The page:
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You might not know the name Gwendoline Christie yet, but you’ll recognise her immediately, whether as the scene-stealing warrior Brienne of Tarth in Game of Thrones; or as Captain Phasma, the first female villain in Star Wars, who debuted in The Force Awakens and returned in The Last Jedi; or as Commander Lyme, the leader of District 13 and a former champion in The Hunger Games: Mockingjay – Part 2.
“A humanity so moving”
At six foot five, Gwendoline is hard to miss, “a real expansion of the idea of how women ‘should’ be,” according to Jane Campion, director of Top of the Lake: China Girl, a 2018 Golden Globe nominee for Best Limited Series that is now streaming only on Showmax in Africa.
Jane cast Gwendoline as her third lead alongside 2018 Golden Globe winners Elisabeth Moss (The Handmaid’s Tale) and Nicole Kidman (Big Little Lies) in the second season of her Emmy and Golden Globe winning crime series, praising her as having a “humanity so moving and touching.”
Gwendoline plays Miranda Hilmarson, a police constable partnered with police detective Robin Griffin (Elisabeth), who has just returned to Sydney and is trying to rebuild her life. When the body of an Asian girl washes up on Bondi Beach, there appears little hope of finding the killer, until they realise ‘China Girl’ didn’t die alone: she was a surrogate carrying a child for a desperate couple.
A new way of looking at the world
Gwendoline had wanted to work with Jane since seeing her Oscar winner, The Piano, as a teenager. “When I was at drama school, I used to go home and watch The Piano regularly, and I’d fall asleep to it. So it really was a part of my world, and it helped me to see the world in a different way. I realised I was not just looking at a story through the eyes of a great artist but I was looking at the story through the eyes of a female director. And that wasn’t something I’d had a huge amount of experience of, and in that 15-year-old state, when your body’s changing, everything’s changing, you’re going through adolescence, it was reassuring to me that there was the scope for a new way of looking at the world. A way of looking at the world that spoke to me as a woman, that said something about the experience of what it is to be female in a way that wasn’t a protest, it wasn’t a statement, it just existed. And it existed in a state of beauty, complexity, and extreme depth. I found it very profound. That has definitely had its space in shaping the way I view the world and the way that I want to work.”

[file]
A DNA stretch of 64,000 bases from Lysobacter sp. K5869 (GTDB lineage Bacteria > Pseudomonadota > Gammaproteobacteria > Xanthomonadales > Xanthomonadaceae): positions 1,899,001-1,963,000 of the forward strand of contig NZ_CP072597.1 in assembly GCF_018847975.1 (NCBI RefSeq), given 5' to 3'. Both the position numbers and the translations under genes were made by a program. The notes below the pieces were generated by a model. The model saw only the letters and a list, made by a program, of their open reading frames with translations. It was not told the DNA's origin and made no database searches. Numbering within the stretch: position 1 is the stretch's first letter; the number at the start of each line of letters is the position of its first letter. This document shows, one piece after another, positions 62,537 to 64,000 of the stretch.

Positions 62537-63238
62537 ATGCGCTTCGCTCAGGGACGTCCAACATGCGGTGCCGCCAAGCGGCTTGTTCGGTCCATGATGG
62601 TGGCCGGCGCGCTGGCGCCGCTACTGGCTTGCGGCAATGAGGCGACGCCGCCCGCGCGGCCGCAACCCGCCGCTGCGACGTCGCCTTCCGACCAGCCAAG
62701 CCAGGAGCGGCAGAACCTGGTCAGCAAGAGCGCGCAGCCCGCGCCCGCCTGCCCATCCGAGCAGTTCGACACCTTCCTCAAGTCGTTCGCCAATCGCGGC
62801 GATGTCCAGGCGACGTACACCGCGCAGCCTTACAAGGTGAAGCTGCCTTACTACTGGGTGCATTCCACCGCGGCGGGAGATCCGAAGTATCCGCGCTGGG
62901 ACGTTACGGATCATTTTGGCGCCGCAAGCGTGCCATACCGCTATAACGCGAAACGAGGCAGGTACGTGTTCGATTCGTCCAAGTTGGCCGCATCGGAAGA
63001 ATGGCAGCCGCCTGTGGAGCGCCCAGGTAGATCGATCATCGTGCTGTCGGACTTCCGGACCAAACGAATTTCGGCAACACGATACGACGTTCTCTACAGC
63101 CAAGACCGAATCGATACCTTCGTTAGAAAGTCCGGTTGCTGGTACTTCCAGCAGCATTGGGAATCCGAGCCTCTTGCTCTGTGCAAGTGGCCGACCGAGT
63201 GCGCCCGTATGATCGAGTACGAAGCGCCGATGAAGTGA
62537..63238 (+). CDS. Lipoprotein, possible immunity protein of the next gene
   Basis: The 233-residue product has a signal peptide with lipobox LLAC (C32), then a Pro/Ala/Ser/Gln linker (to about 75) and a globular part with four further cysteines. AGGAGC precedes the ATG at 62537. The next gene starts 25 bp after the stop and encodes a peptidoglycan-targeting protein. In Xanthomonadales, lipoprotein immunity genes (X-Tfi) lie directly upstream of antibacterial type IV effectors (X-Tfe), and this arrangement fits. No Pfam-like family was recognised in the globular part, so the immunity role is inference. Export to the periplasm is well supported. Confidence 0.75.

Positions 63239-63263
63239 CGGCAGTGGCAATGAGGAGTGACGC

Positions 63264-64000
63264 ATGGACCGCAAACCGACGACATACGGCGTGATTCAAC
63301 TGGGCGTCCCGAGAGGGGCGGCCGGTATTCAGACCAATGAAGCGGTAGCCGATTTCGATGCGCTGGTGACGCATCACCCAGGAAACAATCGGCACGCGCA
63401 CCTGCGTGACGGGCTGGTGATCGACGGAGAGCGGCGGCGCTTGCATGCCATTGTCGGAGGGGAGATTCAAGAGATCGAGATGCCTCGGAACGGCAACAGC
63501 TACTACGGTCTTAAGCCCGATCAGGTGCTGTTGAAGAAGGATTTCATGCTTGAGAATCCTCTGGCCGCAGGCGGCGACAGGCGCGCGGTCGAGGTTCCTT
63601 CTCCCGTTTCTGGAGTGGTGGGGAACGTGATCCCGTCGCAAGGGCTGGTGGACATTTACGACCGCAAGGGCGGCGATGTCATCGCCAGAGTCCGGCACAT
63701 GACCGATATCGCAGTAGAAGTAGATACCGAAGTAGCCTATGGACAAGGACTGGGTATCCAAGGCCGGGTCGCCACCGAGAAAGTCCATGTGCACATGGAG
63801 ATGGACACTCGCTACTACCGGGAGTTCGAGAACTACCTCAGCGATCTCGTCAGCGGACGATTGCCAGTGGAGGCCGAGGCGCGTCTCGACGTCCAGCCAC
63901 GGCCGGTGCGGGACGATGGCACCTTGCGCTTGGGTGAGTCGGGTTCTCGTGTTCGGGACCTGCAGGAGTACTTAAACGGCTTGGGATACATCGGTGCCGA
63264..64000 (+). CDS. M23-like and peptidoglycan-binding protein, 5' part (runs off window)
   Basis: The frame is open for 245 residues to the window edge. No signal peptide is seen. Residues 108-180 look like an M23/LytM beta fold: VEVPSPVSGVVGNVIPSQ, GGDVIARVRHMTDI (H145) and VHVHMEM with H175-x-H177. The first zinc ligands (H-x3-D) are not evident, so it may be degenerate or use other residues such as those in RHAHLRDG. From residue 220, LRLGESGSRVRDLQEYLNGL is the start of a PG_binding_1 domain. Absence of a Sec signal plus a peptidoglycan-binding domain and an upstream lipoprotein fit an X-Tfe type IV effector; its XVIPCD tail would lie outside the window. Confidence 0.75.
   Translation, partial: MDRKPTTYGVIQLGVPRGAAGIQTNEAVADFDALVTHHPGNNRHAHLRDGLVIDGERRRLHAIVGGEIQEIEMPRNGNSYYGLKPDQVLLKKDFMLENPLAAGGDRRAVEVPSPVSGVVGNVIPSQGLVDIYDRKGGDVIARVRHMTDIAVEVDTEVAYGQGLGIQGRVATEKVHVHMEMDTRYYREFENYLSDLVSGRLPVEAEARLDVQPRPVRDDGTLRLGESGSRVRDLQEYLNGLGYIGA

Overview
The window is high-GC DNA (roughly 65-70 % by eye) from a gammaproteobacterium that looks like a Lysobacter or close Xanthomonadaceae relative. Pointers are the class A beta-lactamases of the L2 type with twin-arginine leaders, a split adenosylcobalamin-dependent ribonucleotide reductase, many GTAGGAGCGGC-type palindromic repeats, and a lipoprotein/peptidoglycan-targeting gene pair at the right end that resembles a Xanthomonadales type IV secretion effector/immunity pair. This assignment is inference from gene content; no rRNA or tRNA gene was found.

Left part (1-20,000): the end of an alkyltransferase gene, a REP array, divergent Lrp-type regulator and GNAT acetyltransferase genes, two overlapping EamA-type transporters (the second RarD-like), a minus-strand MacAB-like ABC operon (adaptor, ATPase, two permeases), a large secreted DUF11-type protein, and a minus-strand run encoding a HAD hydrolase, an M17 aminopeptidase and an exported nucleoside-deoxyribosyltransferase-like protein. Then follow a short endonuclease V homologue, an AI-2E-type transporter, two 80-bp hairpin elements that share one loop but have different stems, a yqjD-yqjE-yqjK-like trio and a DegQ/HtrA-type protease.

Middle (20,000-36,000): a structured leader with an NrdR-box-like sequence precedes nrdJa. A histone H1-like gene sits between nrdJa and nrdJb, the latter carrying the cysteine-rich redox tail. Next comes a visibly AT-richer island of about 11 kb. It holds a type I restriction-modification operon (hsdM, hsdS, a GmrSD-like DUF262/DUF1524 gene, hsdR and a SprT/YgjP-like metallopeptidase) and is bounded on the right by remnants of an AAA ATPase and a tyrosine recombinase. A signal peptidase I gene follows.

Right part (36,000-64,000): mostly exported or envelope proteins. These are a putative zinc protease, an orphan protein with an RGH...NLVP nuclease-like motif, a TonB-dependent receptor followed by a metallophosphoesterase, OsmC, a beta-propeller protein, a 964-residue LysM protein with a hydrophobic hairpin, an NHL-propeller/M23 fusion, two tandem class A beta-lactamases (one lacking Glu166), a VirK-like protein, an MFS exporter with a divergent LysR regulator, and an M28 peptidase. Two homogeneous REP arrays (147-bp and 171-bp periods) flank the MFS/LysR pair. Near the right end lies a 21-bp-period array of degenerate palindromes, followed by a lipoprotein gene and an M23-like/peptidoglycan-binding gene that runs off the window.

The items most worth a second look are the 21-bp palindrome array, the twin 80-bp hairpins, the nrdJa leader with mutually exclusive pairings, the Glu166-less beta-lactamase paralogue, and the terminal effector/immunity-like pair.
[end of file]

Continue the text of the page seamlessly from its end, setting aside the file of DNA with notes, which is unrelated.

Landing a dream job
She reached out to Jane after seeing the first season of Top of the Lake. “I fell in love with it. I thought it was the most brilliant series. I thought that Elisabeth Moss was brilliant, ravishingly brilliant, and everyone was so real. And the humour, the incredible humour. The relationships between the characters were so complex and so real, I really wanted to be a part of it. And so I contacted Jane and a miracle happened. She sent me back a very nice message. And then about six months later, I got a phone call from her saying that after she read my letter she started dreaming about me and she’d written a part for me in her new series. So it’s really extraordinary.”